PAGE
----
A: This will probably come down to a mixture of problem context and personal preference.

Certain problems, like parsing, are easy in F#. Alexander Stojanovic sums it up well:

You must understand a (programming) language as a way of seeing. Languages don't just express thoughts, they shape them.

Validation code written in F# can be run on both the client, via JavaScript, and the server, via .Net IL code.

An area of particular interest for the F# community is generating live samples from code snippets. The F# Snippets site let you target your snippet against Silverlight via tryfsharp.org or an echo of the console via tryfs.net. For example here a game of Missile Command or Tetris running as scripts.

Pit’s build libraries offer the potential to run F# snippets via JavaScript.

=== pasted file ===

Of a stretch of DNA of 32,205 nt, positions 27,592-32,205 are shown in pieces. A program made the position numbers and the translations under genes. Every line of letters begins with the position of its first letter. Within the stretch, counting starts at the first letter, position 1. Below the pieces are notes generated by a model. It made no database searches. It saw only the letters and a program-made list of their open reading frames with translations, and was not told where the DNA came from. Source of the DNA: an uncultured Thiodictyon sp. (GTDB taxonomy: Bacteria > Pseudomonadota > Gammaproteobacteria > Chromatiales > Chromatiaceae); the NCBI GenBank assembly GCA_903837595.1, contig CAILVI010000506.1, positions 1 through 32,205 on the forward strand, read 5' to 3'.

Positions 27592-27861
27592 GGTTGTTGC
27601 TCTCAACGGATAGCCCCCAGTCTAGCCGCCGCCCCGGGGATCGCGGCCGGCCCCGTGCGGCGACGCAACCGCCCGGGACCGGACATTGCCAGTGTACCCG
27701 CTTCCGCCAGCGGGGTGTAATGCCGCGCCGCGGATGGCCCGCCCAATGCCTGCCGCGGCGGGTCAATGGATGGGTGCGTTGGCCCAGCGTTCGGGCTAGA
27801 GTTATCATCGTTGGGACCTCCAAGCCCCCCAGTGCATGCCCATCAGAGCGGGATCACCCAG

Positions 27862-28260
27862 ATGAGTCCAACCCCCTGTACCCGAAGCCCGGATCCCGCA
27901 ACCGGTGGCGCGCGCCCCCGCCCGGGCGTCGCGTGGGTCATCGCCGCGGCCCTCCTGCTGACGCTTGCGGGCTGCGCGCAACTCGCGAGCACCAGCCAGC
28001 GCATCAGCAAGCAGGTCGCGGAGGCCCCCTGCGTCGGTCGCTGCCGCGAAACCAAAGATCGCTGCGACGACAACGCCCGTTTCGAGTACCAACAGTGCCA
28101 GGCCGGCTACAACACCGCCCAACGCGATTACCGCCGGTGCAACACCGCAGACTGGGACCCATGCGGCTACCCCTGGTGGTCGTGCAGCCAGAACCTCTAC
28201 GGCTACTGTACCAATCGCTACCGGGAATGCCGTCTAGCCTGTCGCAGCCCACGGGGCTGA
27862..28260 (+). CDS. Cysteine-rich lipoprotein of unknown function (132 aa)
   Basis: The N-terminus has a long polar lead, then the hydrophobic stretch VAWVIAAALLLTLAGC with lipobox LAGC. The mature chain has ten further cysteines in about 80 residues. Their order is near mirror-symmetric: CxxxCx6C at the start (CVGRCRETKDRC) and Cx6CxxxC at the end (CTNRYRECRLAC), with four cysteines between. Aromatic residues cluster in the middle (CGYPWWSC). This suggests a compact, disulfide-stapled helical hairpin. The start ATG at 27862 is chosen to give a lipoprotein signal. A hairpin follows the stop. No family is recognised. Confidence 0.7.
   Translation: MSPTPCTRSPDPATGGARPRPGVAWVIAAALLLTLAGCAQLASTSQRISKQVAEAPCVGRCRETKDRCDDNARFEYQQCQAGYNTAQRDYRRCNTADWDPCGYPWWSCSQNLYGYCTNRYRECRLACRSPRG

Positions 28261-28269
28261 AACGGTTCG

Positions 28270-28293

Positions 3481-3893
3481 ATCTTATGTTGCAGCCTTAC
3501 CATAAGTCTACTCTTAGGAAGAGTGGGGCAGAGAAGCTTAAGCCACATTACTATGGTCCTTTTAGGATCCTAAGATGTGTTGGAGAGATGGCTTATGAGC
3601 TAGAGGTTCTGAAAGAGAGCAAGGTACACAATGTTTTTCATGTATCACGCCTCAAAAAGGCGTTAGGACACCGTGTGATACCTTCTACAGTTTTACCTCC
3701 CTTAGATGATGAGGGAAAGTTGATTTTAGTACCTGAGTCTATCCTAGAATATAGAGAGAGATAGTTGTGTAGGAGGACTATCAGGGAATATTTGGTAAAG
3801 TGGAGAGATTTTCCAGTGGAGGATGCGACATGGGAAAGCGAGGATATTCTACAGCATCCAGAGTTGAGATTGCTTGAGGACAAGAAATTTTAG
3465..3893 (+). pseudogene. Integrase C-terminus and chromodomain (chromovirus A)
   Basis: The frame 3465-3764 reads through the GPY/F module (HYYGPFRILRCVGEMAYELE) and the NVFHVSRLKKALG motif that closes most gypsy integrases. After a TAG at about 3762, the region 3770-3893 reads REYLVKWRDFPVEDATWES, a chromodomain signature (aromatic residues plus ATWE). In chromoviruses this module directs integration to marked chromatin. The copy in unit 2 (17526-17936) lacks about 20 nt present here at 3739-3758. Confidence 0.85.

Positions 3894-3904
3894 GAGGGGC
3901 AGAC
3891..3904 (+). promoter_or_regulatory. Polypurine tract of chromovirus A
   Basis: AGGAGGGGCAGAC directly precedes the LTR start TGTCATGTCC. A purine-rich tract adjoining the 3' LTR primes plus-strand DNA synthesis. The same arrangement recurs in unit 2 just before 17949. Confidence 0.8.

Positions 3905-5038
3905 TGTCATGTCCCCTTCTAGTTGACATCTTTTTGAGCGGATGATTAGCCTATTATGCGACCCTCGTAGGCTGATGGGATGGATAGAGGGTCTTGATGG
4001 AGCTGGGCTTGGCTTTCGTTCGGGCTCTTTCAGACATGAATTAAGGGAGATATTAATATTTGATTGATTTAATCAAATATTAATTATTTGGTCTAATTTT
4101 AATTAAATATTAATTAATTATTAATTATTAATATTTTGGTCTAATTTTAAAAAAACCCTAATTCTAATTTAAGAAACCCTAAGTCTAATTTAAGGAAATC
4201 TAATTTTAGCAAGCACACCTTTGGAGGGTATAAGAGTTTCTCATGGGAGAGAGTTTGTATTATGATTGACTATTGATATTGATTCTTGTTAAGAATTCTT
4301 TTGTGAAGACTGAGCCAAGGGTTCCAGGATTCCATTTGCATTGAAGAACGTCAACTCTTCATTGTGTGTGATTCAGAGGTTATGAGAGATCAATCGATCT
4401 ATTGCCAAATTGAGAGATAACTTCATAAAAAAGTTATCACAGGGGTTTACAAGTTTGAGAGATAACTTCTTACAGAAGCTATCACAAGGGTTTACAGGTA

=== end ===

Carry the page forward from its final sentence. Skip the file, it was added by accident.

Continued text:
Resources



Tags:
Categories: F# | JavaScript
Actions: E-mail | Permalink | Comments (3) | Comment RSSRSS comment feed

Comments

November 21. 2011 19:27

trackback

Compiling F# to JavaScript with Pit

You've been kicked (a good thing) - Trackback from DotNetKicks.com

DotNetKicks.com

November 24. 2011 01:21

Jacobo

Great!

I've been following the websharper project for awhile and have always been willing to have the javascript part as open source, so this is very interesting.

One question if you don't mind... I'm supposng Pit can only translate your own independent F# code, right. I mean, can it translate it in this two situations?
1. When you call F# core libraries
2. When you call any other .Net library such as System.IO or System.Net, etc...

Looking pretty good... will have a closer look at Pit.

Thanks!

Jacobo

April 11. 2012 18:22

trackback

Is Javascript code always so full of bugs?

Slightly off topic... The "debugging options" got turned on in my browser recently. I think this happened

Don Syme's WebLog on F# and Related Topics